As per the provisions as it currently stands, there is no specific provision in Rule 5 for allowing deduction of expenses which were disallowed in the earlier years under section 43B whereas section 43B provides allowance on expenses in the year of payment thereof. This led to litigation between the general insurance companies and the income-tax department.

The Budget Memorandum states that due to the manner in which the provisions of Rule 5 are drafted, there is a possibility that such sum may not be allowed as a deduction in the previous year in which the payment is made. This has not been the intention of the legislature.

Thus an amendment has been made in Rule 5 to clarify the intention of the legislature.

  •  Dividend Distribution tax has been removed and consequently the dividend income is now taxable in the hands of the shareholders and tax is required to be deducted at source on the distribution of dividends. The amendment is applicable from AY 2021-22.

  •  From AY 2021-22, if an individual opts for the revised simplified tax slabs proposed under section 115BAC, no deduction shall be allowed interalia under section 80C and 80D (i.e. no separate deduction shall be allowed for payment of life insurance policy premium, annuity policy premium, medical insurance premium, etc.

The above amendments act as a disincentive from savings / investment and retirement planning of an individual.

Tax Reforms Expected

Expectation from the Budget included:

 1.  Increase in the monetary limit for claiming deduction of health insurance premium paid under section 80D of the Income-tax Act due to rising medical costs. Currently Rs.25,000 to Rs.50,000 is allowed for premium paid for self, spouse and dependent children. If health insurance premium is also paid for parents, then an additional Rs.25,000 to Rs.50,000 can be claimed as a deduction..

 2.  Section 80C of the Income Tax Act offers a tax deduction up to Rs. 1,50,000/- on various investments such as insurance policies, Equity Linked Saving Scheme, Public Provident Fund, National Savings Certificate, National Pension Scheme amongst others. To consider a separate section for deduction for premium paid for insurance policies or increasing the limit under Section 80C would enable customers to look at insurance as a means of fulfilling their long-term financial goals rather than just a tax-saving tool.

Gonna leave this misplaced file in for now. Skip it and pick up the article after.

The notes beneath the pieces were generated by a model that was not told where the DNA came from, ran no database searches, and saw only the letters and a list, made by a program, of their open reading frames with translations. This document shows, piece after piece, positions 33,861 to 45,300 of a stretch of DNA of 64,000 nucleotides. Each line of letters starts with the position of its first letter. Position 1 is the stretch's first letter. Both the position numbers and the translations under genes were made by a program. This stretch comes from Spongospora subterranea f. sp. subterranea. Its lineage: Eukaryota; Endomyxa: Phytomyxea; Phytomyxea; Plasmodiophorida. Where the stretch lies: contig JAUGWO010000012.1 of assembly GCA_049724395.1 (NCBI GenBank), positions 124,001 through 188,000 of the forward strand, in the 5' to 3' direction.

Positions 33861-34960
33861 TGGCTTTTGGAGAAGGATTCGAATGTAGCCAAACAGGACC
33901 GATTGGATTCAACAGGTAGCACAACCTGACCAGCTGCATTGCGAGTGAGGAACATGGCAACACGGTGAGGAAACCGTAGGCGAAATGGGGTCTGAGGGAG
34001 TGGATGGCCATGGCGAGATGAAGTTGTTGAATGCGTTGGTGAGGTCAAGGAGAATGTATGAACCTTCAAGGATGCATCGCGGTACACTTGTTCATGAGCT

3.  A level-playing field is required for pension plans of life insurance companies vis-a-vis National Pension Scheme and so similar deductions should be allowed.

 4.  Currently the pension received from the pension fund established by insurance companies is taxable in the hands of the annuitant. The expectation is that the amount paid for purchase of the annuity policy should be allowed as a deduction while computing the taxable annuity.

 5.  The insurance industry has a long gestation period and it takes a long time to achieve a break-even. Accordingly, the limit of eight years for carry forward and set-off of business losses is not sufficient and accordingly, insurers should be allowed to carry forward and set-off unabsorbed business losses for a longer than 8 years period.

 6.  A tax deduction of Rs.10,000 should be allowed under Income-tax for insurance of the residential property.

The penetration of both life insurance and general insurance business in India is low as compared to other countries in the region. The government should provide more tax reliefs and adopt measures for growth of the insurance business in India.


Information for the editor for reference purposes only

Bahroze Kamdin, Partner - Deloitte India. Alifya Hakim is Senior Manager and Megha Gala is Manager with Deloitte Haskins and Sells LLP